Why not combine some quince into a sweet mango chutney. It gives a nice texture to the spread. If you remain light on the spices, the perfume of quince is not overwhelmed and instead complements the sweetness of mango and adds some fruity texture to the chutney. The taste is given spice and heat with cayenne pepper, ginger and cumin. Seeds of cardamom give a fragrant hit. The turmeric is here mainly to add to the colour but is a classic component of Eastern pickles and chutneys. We think this mango and quince concoction would be perfect with cold cuts of meat or cheese. Something different to use up your Turkey at Christmas and a perfect chutney for gifting. We will be serving with with mini popadums as one of the canapes when we hold our supperclub next month, for who can resist a crispy popadum and the sweet heat of pickles and chutneys? You will see an occasional Indian drift in our spice addiction for the next few weeks as we run through ideas and recipes for our event.
As a basis for our recipe we used this apple and quince chutney over at BBC good food but made lots of adaptations as you will see below.
To get the best out of many of the spices used in Eastern cooking, it helps to heat them for 10 minutes in a hot oven. This helps to release the flavour rich oils so we added that step in our version. It is optional but we think it makes a difference.
This recipe make 2 500ml (0.5 quart) jars – one for keeping and one for gifting, but feel free to scale up if you like the recipe.
As well as spices, some warming ginger, chopped finely to keep a definite hint of its presence, and a squeeze of lime its citric flavour adding contrast to the acetic acid of the preserving vinegar.
You will need to stand over the pot, stirring as the mixture bubbles volcanically thickening into a thick syrupy chutney.
- 2 Quinces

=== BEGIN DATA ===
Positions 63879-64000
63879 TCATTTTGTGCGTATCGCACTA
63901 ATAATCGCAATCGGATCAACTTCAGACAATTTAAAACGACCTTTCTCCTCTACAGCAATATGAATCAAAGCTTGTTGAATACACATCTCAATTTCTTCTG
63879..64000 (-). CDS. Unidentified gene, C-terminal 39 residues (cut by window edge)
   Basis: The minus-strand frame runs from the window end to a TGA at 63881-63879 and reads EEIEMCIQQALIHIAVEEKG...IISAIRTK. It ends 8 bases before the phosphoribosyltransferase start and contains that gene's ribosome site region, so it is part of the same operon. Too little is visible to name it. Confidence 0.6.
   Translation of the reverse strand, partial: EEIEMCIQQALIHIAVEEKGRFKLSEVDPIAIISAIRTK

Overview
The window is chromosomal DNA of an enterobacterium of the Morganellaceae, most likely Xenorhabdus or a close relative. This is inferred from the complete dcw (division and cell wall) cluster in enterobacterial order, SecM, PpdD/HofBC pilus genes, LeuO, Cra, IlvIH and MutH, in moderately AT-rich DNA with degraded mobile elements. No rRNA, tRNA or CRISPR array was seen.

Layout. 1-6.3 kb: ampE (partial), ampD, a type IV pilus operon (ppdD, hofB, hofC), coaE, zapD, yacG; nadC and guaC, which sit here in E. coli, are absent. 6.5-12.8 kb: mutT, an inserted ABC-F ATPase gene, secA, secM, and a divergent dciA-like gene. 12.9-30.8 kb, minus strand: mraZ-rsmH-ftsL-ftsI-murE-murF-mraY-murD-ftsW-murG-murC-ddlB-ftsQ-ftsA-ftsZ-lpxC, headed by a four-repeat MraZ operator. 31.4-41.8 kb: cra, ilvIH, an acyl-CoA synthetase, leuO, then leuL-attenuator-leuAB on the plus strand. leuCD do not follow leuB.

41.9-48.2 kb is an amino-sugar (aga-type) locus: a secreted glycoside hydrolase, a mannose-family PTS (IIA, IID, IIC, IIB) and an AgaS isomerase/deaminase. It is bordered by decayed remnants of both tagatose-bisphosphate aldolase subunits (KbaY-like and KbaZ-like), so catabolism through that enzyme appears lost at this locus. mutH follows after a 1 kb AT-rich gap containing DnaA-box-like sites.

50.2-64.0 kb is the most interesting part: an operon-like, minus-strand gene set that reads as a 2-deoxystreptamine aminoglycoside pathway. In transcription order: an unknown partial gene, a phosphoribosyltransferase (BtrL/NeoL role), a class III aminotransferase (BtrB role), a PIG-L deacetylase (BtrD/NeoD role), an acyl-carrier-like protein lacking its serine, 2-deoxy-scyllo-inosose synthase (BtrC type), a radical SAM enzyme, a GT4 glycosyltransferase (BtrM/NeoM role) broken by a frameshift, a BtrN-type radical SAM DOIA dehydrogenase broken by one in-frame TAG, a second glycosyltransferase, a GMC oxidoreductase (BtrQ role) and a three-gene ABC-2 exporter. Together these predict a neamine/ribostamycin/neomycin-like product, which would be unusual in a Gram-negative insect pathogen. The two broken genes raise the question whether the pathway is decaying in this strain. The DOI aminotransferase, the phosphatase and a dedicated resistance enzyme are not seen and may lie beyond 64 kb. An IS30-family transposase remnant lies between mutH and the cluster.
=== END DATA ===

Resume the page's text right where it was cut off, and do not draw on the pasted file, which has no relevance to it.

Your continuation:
- 2 Mangoes
- 1 Star anise
- 1/2 tsp cumin seed
- 1/2 tsp black mustard seeds
- 2 teaspoons groundnut oil
- 2cm cubed piece of fresh root ginger, peeled and cut into thin shreds or grated.
- 10 cardamom pods - remove the seeds
- 1/4 tsp ground turmeric
- 1/4-1/2 teaspoon Cayenne chilli powder
- 300ml water
- 2 Limes
- 300ml White Wine Vinegar
- 400g Caster (Powdered) sugar
- 1 teaspoon Salt
- Preheat oven to 200 Deg C
- Peel and chop the quinces
- Slice the mango and use your knife to score lines into the flesh without going through the skin. Push the slices to make the pieces of mango fan out and slice them away from the flesh.
- Squeeze the lime juice
- Put the anise and cumin seed into a small roasting dish and heat for 10 minutes, then grind them using a pestle and mortar or a spice mill.
- Heat the groundnut oil in a preserving pan and add the ground spices,turmeric and dardamom.
- Add the ginger and cook for a few minutes
- Add the quince and 300ml water
- Cook till for around 8 to 10 minutes until the quince is slightly soft
- Add the mango and chilli powder, cover the pan and cook for another 20 minutes.
- Then remove the lid, add the vinegar and sugar. Stir frequently and continue to simmer the mixture on a low to medium heat for another 40 minutes (or until the mixture is syrupy and thick).
- Pour into sterilised jars and allow to cool.
We are adding this to Bookmarked recipes at Jacqueline’s excellent blog Tinned Tomatoes since making a mango chutney has been on our minds for a while and the BBC good food recipe was one we bookmarked (then adapted!)